Letter: Life assurance

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The Independent Online
Sir: The response from elements of the life-assurance industry to the Securities and Investments Board's proposal to broaden the constitution of self-regulatory boards by including non-industry representatives (14 January) is entirely predictable.

Self-regulation, in terms of the financial-services industry, has been a dismal failure and the incestuous make-up of regulatory boards and committees has been a major contributory factor. This attempt to police the life-assurance industry by its own practitioners has produced an environment that is characterised by cynicism, self-interest and a determination to maintain the status quo.

The long-suffering public would benefit enormously from the abandonment of self-regulation but, as an interim step, the breaking of the 'self-preservation society' syndrome would be welcome. It is to be hoped that the involvement and contribution of public-interest representatives would ensure that, for the first time, the life-assurance industry is forced to take account of what the public wants and to respond accordingly.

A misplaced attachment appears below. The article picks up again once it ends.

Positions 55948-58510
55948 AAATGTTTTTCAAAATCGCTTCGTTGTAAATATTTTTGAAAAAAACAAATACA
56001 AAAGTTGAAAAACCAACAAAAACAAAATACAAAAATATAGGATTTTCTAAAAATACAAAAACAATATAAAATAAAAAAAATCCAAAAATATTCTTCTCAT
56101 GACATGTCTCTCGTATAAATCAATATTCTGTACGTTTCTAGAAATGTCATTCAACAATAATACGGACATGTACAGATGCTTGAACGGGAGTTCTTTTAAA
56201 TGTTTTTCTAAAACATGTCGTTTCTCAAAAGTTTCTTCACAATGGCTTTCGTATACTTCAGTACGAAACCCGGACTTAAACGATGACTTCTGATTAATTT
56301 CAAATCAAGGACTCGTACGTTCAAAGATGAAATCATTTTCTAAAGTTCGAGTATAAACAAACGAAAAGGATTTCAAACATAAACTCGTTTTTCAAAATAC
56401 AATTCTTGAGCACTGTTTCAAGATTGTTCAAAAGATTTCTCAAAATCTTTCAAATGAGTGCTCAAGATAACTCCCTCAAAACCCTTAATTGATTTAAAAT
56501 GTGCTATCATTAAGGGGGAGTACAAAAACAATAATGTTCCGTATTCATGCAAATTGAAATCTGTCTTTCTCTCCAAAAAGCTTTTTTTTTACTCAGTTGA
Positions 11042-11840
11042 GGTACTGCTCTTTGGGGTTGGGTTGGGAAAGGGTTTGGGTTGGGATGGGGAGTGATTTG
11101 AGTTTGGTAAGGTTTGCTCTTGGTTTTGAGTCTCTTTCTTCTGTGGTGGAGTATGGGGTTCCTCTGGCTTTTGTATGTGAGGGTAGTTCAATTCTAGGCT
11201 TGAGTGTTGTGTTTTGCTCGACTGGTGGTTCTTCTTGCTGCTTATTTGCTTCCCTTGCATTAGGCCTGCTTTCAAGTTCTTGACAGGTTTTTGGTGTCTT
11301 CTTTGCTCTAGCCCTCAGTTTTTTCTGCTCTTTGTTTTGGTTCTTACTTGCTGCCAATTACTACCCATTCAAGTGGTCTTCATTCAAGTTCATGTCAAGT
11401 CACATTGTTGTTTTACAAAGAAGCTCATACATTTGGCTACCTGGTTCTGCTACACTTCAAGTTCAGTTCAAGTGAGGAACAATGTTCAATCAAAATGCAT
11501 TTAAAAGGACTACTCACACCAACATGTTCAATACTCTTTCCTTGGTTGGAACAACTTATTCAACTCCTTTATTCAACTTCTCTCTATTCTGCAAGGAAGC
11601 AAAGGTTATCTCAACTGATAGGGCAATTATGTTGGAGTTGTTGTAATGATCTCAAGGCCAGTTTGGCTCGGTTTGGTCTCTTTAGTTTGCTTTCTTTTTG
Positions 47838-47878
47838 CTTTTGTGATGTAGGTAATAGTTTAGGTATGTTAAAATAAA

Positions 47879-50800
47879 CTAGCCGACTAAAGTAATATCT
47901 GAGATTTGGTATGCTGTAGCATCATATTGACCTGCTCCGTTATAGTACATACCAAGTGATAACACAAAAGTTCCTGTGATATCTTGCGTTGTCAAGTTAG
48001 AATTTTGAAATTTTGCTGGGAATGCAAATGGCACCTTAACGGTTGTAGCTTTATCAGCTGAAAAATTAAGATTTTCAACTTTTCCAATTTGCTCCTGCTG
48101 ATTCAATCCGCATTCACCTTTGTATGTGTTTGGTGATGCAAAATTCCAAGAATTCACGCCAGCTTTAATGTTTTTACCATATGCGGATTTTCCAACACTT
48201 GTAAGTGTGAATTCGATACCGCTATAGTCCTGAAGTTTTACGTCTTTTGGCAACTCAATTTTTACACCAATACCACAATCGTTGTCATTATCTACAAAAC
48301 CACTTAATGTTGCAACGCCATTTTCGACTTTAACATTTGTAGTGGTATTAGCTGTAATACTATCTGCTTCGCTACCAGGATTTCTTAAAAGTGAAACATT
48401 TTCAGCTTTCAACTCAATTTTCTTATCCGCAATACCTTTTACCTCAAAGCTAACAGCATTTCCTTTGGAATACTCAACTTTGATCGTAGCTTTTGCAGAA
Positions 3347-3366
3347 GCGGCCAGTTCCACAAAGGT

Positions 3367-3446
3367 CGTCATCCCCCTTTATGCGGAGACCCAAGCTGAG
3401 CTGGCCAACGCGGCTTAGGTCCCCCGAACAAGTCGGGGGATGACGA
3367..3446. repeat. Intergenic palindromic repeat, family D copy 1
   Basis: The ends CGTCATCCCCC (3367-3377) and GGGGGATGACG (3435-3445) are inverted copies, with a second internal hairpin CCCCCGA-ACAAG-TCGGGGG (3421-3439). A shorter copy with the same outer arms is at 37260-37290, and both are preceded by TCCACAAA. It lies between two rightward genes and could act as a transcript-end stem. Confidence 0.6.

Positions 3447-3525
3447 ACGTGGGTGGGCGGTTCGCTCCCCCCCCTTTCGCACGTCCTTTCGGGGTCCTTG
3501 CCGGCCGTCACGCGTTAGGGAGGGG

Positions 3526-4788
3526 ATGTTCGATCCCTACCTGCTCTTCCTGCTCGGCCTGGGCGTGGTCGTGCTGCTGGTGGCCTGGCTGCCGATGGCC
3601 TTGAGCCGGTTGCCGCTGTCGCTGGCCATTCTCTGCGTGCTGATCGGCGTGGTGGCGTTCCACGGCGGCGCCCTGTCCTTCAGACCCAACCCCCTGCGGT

Yours faithfully,

S. M. KINNIS

Marketing Director

The Equitable Life Assurance Society

Aylesbury, Buckinghamshire

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